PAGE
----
Parasitoids are exposed to chemical residues of plant protection products in laboratory conditions every time. However, the behavior of parasitoids can avoid contaminated sites in field level, what can reduce its side effect (Rocha and Carvalho, 2004). However, the success of insect pest control can be lower at such sites than another without these chemical products.


The results show that fungicides evaluated can affect parasitism, emergence and sex ratio of T. atopovirilia, although there is no site of action known in arthropods similar to insecticides.

The fungicides azoxystrobin and mancozeb were selective to the parasitoid T. atopovirilia and can be prioritized in integrated management of diseases in cucurbitaceous crop to ensure high level D. hyalinata control by T. atopovirilia.


To the Brazilian research agencies Conselho Nacional de Desenvolvimento Científico e Tecnológico (CNPq) and Coordenação de Aperfeiçoamento de Pessoal de Nível Superior (CAPES).


Arcaya, E.S., F.B. Díaz, y R.L. Paz. 2004. Primer registro de Diaphania indica (Saunders, 1851) (Lepidoptera: Crambidae) en el cultivo de pepino en Venezuela. Bioagro 16:73-74.         [ Links ]

Butt, B.A., and E. Cantu. 1962. Sex determination of lepidopterous pupae. 7 p. Agricultural Research Service, US Department of Agricultural, Washington, DC, USA.         [ Links ]

Calabrese, E.J. 1999. Evidence that hormesis represents an “overcompensation” response to a disruption in homeostasis. Ecotoxicol. Environ. Saf. 42:135-137.         [ Links ]

Carvalho, G.A., P.R. Reis, L.C.D. Rocha, J.C. Moraes, L.C. Fuini, and C.C. Ecole. 2003. Side-effects of insecticides used in tomato fields on Trichogramma pretiosum (Hymenoptera, Trichogrammatidae). Acta Sci. Agron. 25:275-279.         [ Links ]

Cônsoli, F.L., P.S.M. Botelho, and J.R.P. Parra. 2001. Selectivity of insecticides to egg parasitoid Trichogramma galloi Zucchi, 1988 (Hymenoptera: Trichogrammatidae). J. Appl. Entomol. 125:37-43.         [ Links ]

Cook, J.M. 1993. Sex determination in the Hymenoptera: A review of models and evidence. Heredity 71:421-435.         [ Links ]

Croft, B.A. 1990. Arthropod biological control agents and pesticides. 723 p. Wiley-Interscience, New York, USA.         [ Links ]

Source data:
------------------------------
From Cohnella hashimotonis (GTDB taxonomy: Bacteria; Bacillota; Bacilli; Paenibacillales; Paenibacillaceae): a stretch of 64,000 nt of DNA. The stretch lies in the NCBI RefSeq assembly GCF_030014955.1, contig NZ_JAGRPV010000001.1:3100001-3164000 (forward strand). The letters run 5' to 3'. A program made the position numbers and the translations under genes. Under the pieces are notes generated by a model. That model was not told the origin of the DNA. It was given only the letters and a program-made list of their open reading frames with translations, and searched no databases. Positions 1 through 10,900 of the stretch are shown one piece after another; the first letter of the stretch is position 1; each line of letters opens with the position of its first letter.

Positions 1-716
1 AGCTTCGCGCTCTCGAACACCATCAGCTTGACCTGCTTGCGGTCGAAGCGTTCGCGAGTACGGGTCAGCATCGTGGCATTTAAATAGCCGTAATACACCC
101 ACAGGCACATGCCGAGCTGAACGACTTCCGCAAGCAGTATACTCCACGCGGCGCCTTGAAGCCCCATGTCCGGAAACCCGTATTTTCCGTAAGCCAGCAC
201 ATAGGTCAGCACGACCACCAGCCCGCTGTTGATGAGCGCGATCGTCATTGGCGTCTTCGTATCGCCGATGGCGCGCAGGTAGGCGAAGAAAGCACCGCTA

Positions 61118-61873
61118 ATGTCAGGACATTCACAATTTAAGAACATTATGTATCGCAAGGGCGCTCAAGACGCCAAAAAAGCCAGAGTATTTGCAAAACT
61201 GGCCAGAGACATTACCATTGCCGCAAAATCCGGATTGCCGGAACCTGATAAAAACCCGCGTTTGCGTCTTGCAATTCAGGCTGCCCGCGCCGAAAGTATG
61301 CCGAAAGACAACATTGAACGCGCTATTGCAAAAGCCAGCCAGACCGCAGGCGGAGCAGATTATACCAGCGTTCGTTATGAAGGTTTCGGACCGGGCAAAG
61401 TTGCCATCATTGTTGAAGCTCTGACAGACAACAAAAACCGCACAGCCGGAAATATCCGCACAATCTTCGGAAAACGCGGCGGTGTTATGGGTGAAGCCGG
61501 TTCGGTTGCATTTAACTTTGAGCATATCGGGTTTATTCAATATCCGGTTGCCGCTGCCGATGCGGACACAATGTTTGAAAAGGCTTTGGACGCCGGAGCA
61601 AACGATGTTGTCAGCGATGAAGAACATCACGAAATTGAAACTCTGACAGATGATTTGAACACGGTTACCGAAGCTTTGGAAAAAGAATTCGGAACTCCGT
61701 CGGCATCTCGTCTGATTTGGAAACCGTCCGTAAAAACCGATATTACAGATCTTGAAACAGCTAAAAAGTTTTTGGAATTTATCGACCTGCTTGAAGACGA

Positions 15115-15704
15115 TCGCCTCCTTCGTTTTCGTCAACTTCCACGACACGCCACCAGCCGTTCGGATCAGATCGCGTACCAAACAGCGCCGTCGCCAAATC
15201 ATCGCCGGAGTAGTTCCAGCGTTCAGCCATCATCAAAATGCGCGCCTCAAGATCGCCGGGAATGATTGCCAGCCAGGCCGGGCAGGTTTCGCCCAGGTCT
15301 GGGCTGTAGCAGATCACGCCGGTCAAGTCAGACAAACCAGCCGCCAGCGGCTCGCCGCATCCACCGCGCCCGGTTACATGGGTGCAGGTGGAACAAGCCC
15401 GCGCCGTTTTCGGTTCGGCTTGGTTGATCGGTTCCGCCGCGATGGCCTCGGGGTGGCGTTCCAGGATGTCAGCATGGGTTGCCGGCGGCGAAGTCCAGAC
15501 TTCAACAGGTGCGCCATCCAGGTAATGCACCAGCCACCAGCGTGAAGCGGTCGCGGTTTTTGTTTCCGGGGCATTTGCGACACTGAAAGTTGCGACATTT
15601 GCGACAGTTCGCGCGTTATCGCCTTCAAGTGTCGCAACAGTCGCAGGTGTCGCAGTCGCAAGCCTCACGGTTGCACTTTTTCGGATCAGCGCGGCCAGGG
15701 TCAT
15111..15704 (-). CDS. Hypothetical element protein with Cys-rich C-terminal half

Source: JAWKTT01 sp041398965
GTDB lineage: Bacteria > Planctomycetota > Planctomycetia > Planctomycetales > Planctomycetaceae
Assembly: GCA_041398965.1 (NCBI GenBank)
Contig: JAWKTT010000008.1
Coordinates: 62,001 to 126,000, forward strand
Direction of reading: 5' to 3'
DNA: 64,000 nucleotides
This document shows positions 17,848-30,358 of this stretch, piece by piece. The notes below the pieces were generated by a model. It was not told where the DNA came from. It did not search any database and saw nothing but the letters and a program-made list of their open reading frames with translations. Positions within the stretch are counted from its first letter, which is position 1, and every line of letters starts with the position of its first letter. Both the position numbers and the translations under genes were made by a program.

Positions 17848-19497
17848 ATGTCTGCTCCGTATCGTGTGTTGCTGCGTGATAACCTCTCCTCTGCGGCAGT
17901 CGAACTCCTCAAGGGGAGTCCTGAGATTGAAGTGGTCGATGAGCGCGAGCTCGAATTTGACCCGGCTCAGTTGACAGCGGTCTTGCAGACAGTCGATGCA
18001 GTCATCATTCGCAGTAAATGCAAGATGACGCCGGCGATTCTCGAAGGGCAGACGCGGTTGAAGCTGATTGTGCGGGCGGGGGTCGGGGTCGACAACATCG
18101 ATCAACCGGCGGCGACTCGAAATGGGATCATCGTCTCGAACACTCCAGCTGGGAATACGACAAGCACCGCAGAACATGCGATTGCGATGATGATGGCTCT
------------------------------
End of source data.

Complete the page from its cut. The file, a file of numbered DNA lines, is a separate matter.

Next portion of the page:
Degrande, P.E., P.R. Reis, G.A. Carvalho, e L.C. Belarmino. 2002. Metodologia para avaliar o impacto de pesticidas sobre inimigos naturais. p. 71-93. In Parra, J.R.P., P.S.M. Botelho, B.S. Corrêa-Ferreira, e J.M.S. Bento (eds.) Controle biológico no Brasil. Manole, Barueri, São Paulo, Brazil.         [ Links ]

Delpuech, J.M., and J. Meyet. 2003. Reduction in the sex ratio of the progeny of a parasitoid wasp (Trichogramma brassicae) surviving the insecticide chlorpyrifos. Arch. Environ. Contam. Toxicol. 45:203-208.         [ Links ]

Desneux, N., M.H. Pham-Delègue, and L. Kaiser. 2003. Effects of sub-lethal and lethal doses of lambda-cyhalothrin on oviposition experience and host-searching behaviour of a parasitic wasp, Aphidius ervi.Pest Manage. Sci. 60:381-389.         [ Links ]

Devotto, L., E. Cisternas , R. Carrillo, and M. Gerding. 2008. Non-target effects of Dalaca pallens Blanchard control examined through principal response curves: A guild approach in southern Chile. Chilean J. Agric. Res. 68:228-237.         [ Links ]

Flanagan, K.E., S.A. West, and H.C.J. Godfray. 1998. Local mate competition, variable fecundity and information use in a parasitoid. Anim. Behav. 56:191-198.         [ Links ]

Foerster, L.A. 2002. Seletividade de inseticidas a predadores e parasitóides. p. 95-114. In Parra, J.R.P., P.S.M. Botelho, B.S. Corrêa-Ferreira, J.M.S. Bento (eds.) Controle biológico no Brasil: parasitóides e predadores. Manole, Barueri, São Paulo, Brazil.         [ Links ]

Forbes, V.E. 2000. Is hormesis an evolutionary expectation? Funct. Ecol. 14:12-24.         [ Links ]

Giolo, F.P., A.D. Grützmacher, C.G. Manzoni, de C.A.B. Lima, e S.D. Nörnberg. 2007. Toxicidade de produtos fitossanitários utilizados na cultura do pessegueiro sobre adultos de Trichogramma pretiosum. Bragantia 66:423-431.         [ Links ]